His smile widened to a grin and his right hand fisted at his side as his heart gave an excited leap. That one woman had brought him such anticipation and then so much frustration. He could hardly wait until they met once more. It would be a meeting he planned to make their last.

Two months had passed since he first laid eyes on her. Something about her had called to him, demanding he master her. So he’d set out to stalk her, confident in his ability not only to find her but also to make her his for as long as he wanted. What a wonderful plan it had been.

Unfortunately, it hadn’t worked out quite the way he’d expected. She wasn’t like the others – men and women both – who’d fallen to him in the past. She’d proven to be as tough and determined as she was beautiful. When he thought he had her cornered and ready for the taking, she’d done the unexpected, the unforgivable. She’d fought back, leaving him wounded and forced to flee before she could summon help.

She drew his attention once more. He could hardly wait to see how she reacted to his handiwork. Maybe, just maybe, the evening wouldn’t be a complete loss after all.

###

Nocturnal Origins will be on sale next month.

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Death of a Musketeer by Sarah D’Almeida

Here is an excerpt from Death of a Musketeer, coming out later this month from NRP.  This will be the first time the novel has been available in digital format.  Enjoy!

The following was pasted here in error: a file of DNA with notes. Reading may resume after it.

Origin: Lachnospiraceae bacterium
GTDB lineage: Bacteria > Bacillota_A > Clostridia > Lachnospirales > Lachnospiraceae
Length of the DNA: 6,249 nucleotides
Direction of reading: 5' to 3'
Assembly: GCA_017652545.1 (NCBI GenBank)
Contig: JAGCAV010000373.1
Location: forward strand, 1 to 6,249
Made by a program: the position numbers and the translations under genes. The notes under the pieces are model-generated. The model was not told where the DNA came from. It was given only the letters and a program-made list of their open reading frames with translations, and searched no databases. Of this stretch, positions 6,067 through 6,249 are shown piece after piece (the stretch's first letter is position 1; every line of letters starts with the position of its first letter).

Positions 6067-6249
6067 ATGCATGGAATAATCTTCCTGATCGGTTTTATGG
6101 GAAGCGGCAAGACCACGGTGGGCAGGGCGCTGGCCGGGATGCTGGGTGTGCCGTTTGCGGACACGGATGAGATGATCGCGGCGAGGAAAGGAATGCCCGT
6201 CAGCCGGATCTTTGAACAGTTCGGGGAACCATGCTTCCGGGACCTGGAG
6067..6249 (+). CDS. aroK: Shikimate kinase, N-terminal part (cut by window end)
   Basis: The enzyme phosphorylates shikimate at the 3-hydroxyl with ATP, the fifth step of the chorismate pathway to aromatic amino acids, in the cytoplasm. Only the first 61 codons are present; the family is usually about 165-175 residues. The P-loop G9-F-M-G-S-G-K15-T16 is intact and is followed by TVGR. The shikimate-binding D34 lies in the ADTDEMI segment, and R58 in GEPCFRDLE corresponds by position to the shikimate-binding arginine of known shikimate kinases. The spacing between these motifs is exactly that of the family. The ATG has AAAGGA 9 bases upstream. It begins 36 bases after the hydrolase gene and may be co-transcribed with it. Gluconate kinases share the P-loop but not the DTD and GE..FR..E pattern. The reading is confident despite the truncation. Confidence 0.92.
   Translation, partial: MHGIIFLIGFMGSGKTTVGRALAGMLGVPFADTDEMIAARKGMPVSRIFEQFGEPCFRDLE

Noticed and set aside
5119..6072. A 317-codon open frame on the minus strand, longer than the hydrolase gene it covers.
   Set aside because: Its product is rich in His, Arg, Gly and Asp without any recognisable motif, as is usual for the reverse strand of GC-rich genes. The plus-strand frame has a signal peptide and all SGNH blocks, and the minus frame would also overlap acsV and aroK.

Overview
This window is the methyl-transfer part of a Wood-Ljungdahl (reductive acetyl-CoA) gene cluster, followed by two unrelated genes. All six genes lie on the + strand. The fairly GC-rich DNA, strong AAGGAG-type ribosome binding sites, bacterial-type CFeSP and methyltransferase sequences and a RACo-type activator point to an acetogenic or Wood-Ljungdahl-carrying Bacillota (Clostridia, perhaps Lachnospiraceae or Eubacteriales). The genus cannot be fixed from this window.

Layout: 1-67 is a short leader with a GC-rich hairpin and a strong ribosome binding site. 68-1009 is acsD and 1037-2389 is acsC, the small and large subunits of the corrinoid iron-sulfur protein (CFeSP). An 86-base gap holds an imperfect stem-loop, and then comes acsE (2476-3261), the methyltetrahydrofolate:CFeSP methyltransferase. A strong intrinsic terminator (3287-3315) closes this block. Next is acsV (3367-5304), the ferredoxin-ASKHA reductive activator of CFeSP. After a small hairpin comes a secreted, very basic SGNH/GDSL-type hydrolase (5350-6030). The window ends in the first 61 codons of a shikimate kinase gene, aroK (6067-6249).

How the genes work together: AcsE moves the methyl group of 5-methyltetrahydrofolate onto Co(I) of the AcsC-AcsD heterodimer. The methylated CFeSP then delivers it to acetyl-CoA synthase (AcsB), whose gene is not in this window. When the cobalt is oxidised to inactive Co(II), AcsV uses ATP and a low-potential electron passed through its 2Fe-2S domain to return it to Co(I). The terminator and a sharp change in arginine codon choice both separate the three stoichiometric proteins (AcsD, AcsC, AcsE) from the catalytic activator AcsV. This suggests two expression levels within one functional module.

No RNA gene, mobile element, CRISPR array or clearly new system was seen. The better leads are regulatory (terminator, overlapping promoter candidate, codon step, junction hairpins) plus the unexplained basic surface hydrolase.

***

Prologue

Or

How I came by the other Diaries Of Monsieur D’Artagnan

My first encounter with the gentlemen known to all the world as Athos, Porthos, Aramis–and, of course, D’Artagnan–came at a young age when, searching through the shelves of my grandfather’s library, I was called by several leather-bound volumes bearing the name Dumas on the spine.

I hardly need tell anyone who had the good fortune of reading Monsieur Dumas’s works at an early age with what rapt attention I followed the actions of the brash young man from Gascony and his three daring companions.

Over the years, I’ve returned to the same book — and its companions Twenty Years After, and Viscount de Bragelone — every winter, when the snow first fell.  I re-read the adventures of the four charming rogues, again and again, by my cozy fireside.  But I knew I’d never encounter them in any other writing.

I was wrong.  This winter, when snowflakes first danced on the thin mountain air of Colorado and while my slippers and my hot chocolate waited with a leather-bound book by my comfortable chair, a delivery service dropped an unpromising battered cardboard box on my front porch.

Inside it was a brief note from my father-in-law, some of whose ancestors immigrated to the New World at the end of the seventeenth century.

Not a French speaker, he said he thought it best if I were given these papers, found in the estate of an elderly relation.

I confess I perused them, at first, with some distaste.  The pages had mildewed to an unappetizing shade of greyish yellow and I had to turn them with the greatest care to prevent their falling apart.  I picked a word here and a word there, amid decay and mildew.  The spelling was quite the oddest I’d ever encountered.

However, on page two I encountered the name D’Artagnan, on page five the name Athos and on page ten the names Porthos and Aramis together.  By page fifteen I realized these diaries referred to murders investigated, solved and often avenged by the three musketeers plus one.  I was hooked.